The dad does crossword puzzles. The 1940s were a big time for that—a golden age. And he finally gets to the semifinals and wins an award. So for him, it almost doesn’t matter what comes in that big crate. If it was a fruit basket instead of the incredibly tacky leg lamp, he’d display it in the window. It’s a MAJOR AWARD, and the whole world needs to know about it.
And in the musical, there’s a huge Busby Berkeley-style dance number with Frank parading around, carrying the leg lamp. He’s celebrating, saying ‘Look at me!’ It’s a lot of fun.
I hear you do some high stepping in that one. Have you had dance training—is this something you’ve done over the years?
Well, I’ll tell you…No! Mostly I do television and film in Los Angeles. The last time I did musical theater was in high school, a long time ago. When I got the job, I told them, ‘Guys, I don’t know—I’ve sung all my life, but not professionally. And I don’t dance, not at the level of these amazing triple-threat people in the show.’ I really hesitated. But they booked me some voice lessons, and the choreographer was terrific, and dance captain Brooke Martino [who re-worked the Broadway choreography for this touring production] worked and worked with me. And my understudy Brennan was very generous with his time.
But then I thought: ‘Hey, this is Frank Parker. This is his dream—and he’s not going to be a great dancer, he’s just a grumpy old guy.’ So I decided to embrace that. But still, I always want to improve, so I took more voice lessons this year, and dance lessons to work on the choreography—though I won’t say to ‘perfect’ it.
If the old theater jokes are true, you’re living the actor’s worst nightmare—working with kids and dogs?
Never do that, they say—and I’m working with both. But they’re wonderful! Doug Terranova trains the two ‘Bumpus Hounds’ in the show [who steal the Christmas turkey], and I just adore them. I play with them in the dressing room, and we work a little together at every new venue. And they get time off during the day to run around someone’s back yard, too.
The kids are great. [On this year’s tour, Michael Norman and Ian Shawwill alternate the role of Ralphie Parker.] They’re from all over the country, the best at what they do in every state. And I watch what they do and think ‘Okay, I need to up my game, keep it sharp.’ And they have boundless energy. After a show, I’m kind of tired, but not the kids.
One reviewer last year said he thought Mother and The Old Man had a more romantic, interesting dynamic in the musical than in the movie.
Yes, this is a more intimate look at the two of them. If the movie had been a TV series, perhaps they would have shown more of the loving side of that relationship. Here, there’s a little more time spent, a little more expressed, though we don’t overdo it. It’s been great working with Briana [Gantsweg] this year, and Sara [Budnik] last year too.
What’s different between this tour and your first one last year?
As an actor pursuing television work, getting to do a second season of a TV show is amazing. It’s so rare that your character gets a chance to grow like that. And after being warmly received [by audiences in 2017] and invited to tour again this year, I feel like there’s more I can give and learn. Within the first month you let the role get into your body, and then you start to discover new things as you’re working—something doesn’t go right: a prop isn’t in the right place, a door is closed when my line is ‘Who left the back door open?’ You have to make something up right on the spot. I love that; it keeps you on your toes, keeps you present. I think the audience responds to that—it’s the beauty of theater. I don’t force it, but I try to find that something new and just play, within the context of the show. That makes it fun.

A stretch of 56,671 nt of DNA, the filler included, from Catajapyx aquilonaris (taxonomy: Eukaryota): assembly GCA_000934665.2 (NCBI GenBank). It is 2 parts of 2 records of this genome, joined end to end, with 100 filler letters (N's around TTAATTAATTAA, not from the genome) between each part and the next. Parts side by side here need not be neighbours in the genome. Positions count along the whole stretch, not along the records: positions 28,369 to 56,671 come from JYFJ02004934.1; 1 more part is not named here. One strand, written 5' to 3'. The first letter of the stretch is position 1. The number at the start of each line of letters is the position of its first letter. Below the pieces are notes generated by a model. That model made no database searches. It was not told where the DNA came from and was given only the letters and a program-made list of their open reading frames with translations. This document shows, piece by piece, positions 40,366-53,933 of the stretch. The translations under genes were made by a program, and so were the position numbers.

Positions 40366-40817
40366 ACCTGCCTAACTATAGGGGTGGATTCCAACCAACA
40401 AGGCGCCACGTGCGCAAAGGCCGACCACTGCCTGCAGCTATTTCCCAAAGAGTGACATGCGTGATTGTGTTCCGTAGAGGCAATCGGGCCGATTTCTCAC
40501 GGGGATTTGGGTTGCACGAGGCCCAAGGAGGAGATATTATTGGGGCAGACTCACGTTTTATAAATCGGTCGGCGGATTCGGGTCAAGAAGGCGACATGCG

You’ve been a working actor—that’s a term of honor, I think—for more than 20 years now. That means you must want it, and it must give you something.
For every actor there are lean years when you wonder if your parents were right. I graduated from Notre Dame, got a ‘real’ job at Honeywell in systems and research, and worked on some top-secret projects [he held a high-level FBI security clearance] on things that have now become reality, like the Mars Rover. As a twentysomething, that was fascinating.
But I’d had the acting bug since I played Judd in Oklahoma! in high school—on a dare, because I was a jock and never gave theater a thought. I tried out, got the part, but then told the director I didn’t really want to do it. He said: ‘You’re doing it.’
And it was amazing. That feeling had never left me.
My boss [at Honeywell] said, ‘It’s a hard life, you know’—but I started doing local plays, and an agent said he’d like to represent me. I did commercial and industrials, went to LA and worked on TV.... It goes up and down, but the last five or six years I’ve been blessed. [Nobrega is proud of being the international spokesperson and “Movieologist” for the Cinemark theater chain headquartered in Plano; he’s seen regularly on 5,000-plus screens.] And I absolutely love it. People make more money than I do, I’m not getting rich. But when a job can nearly bring you to tears at times, that’s a special life.
Touring is pretty intense. Do you have the energy to see something of the cities you find yourself in?
Yes, we always try to get out and do at least one thing, and sometimes more. My friend Chris Carsten, who plays the writer Jean Shepherd and is fantastic in the role, has a daughter, Maisie, who’s one of the children in the ensemble, and her best friend Kaylin is also with the show. When we played Knoxville, the four of us went to the Muse, a wonderful children’s museum. Later today [in Louisville, Kentucky] we’re probably going to the Muhammad Ali Museum. That’s the beauty of being on tour.
Your last performance is just before Christmas, and then you’ll go home to…where?
To Minneapolis, to spend time with family. Looking forward to that.
Wishing you lots of snow—but no blizzards.